Clare gets tough on Gum Litter

Clare gets tough on Gum Litter

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An annual public awareness campaign aimed at reducing the level of gum litter across County Clare was launched in Sixmilebridge on Friday.

Councillor Michael Begley, Mayor of Clare, and Councillor Joe Cooney, Chair of the Physical Development SPC, were joined by members of Sixmilebridge Tidy Towns for the launch of the Gum Litter Taskforce’s gum litter education campaign.

Research commissioned by the Gum Litter Taskforce (GLT) and conducted by Kantar Millward Brown during the 2017 campaign has demonstrated the campaign’s positive effect on people’s behaviour towards gum disposal. The latest results show 86% of people saying they dispose of their gum correctly, compared with just 54% in 2006 when the campaign began.

Speaking at the launch, Mayor Begley said “The Gum Litter Taskforce is a fantastic initiative for communities to get involved in. Each year, we see communities coming together with the common aim of reducing the level of littered gum within their respective localities. The campaign has achieved positive results to date in this regard, and I hope this year’s campaign will continue to further build on those results”.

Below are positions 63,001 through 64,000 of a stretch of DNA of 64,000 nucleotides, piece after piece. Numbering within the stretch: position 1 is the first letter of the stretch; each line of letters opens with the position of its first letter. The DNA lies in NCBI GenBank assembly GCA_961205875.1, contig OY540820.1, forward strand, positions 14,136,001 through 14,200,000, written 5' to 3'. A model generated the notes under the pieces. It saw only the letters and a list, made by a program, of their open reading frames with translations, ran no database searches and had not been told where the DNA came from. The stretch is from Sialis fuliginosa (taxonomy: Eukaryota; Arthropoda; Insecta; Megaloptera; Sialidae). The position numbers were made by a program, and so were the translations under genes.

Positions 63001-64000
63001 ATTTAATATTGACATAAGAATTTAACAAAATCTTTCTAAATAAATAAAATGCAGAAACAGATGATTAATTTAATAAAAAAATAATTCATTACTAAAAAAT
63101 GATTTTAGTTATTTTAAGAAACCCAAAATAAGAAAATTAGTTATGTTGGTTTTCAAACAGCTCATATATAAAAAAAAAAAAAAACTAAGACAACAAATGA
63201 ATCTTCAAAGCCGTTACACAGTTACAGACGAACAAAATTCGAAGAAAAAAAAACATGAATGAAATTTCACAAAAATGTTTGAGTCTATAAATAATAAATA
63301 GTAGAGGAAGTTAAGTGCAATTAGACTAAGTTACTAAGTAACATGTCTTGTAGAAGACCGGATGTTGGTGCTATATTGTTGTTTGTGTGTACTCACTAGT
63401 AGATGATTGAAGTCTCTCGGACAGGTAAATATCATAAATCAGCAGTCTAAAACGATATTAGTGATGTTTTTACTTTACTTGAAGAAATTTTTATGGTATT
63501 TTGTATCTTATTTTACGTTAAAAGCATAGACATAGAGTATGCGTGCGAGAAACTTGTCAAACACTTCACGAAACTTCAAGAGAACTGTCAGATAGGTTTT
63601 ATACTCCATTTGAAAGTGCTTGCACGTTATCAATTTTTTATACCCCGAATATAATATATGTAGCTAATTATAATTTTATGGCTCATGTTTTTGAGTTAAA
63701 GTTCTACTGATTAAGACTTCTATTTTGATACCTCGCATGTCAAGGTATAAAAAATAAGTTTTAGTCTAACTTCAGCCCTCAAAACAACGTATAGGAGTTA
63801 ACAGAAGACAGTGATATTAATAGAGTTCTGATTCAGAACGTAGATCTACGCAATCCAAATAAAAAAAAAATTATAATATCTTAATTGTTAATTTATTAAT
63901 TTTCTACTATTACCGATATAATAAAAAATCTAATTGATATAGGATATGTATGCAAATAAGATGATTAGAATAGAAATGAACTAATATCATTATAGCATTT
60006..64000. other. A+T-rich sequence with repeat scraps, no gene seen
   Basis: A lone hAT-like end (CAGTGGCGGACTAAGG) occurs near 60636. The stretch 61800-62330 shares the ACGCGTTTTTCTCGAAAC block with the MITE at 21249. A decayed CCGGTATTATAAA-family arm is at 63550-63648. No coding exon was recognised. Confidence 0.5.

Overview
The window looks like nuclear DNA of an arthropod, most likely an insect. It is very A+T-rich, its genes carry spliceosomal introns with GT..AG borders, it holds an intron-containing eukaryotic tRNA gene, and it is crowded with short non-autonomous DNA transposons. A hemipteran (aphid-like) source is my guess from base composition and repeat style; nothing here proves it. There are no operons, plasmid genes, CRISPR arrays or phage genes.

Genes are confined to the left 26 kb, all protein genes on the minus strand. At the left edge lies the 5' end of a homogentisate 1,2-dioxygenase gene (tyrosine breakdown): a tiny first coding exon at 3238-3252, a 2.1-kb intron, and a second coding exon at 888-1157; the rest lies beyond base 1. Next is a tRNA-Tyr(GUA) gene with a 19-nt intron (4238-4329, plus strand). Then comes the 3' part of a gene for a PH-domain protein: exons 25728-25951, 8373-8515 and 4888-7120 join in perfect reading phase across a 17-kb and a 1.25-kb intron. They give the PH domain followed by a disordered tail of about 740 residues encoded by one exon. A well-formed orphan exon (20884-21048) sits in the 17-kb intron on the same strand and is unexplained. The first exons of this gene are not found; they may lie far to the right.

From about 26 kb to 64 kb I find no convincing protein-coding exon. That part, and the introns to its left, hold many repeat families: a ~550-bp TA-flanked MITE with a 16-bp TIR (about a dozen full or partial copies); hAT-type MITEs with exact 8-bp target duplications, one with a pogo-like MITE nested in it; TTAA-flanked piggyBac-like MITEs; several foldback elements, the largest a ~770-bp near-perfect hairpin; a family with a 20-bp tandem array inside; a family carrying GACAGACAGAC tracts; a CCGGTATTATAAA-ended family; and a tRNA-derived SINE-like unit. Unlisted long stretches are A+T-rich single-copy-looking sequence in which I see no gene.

Councillor Cooney added, “It is wonderful to see everyone in the community coming together to get behind this campaign. The GLT campaign brings together the community and local authorities with a common goal to fight gum litter.”

Norah Murphy, Clare County Council’s Community Warden in the Shannon Municipal District, commented, “The Gum Litter Taskforce has been successful to date in changing the public’s behaviour by encouraging correct gum disposal through a targeted education awareness campaign and demonstrates the power of government and industry alliance in driving positive change. The latest report of the National Litter Monitoring Pollution System has shown that the percentage of chewing gum as a proportion of litter dropped to 8% in 2017 from 15% in 2016.”

 

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Chief Reporter Pat Flynn has worked as a journalist for almost 30 years. His career began during the late 1980s when, like many aspiring radio presenters of the time, he worked for local pirate radio stations in Clare and Limerick. Pat joined Clare FM in 1990 where he worked as researcher initially and later presented several different programmes including the station's flagship current affairs programme. He was also the station's News Editor and Deputy Controller of Programmes. Despite leaving in 2003 to pursue a career as a freelance journalist, he continues to work with the station to this day. As well as being the Clare Herald’s Chief Reporter Pat is also freelance journalist and broadcaster, contributing to Ireland’s national newspapers and is a regular contributor to national broadcasters.

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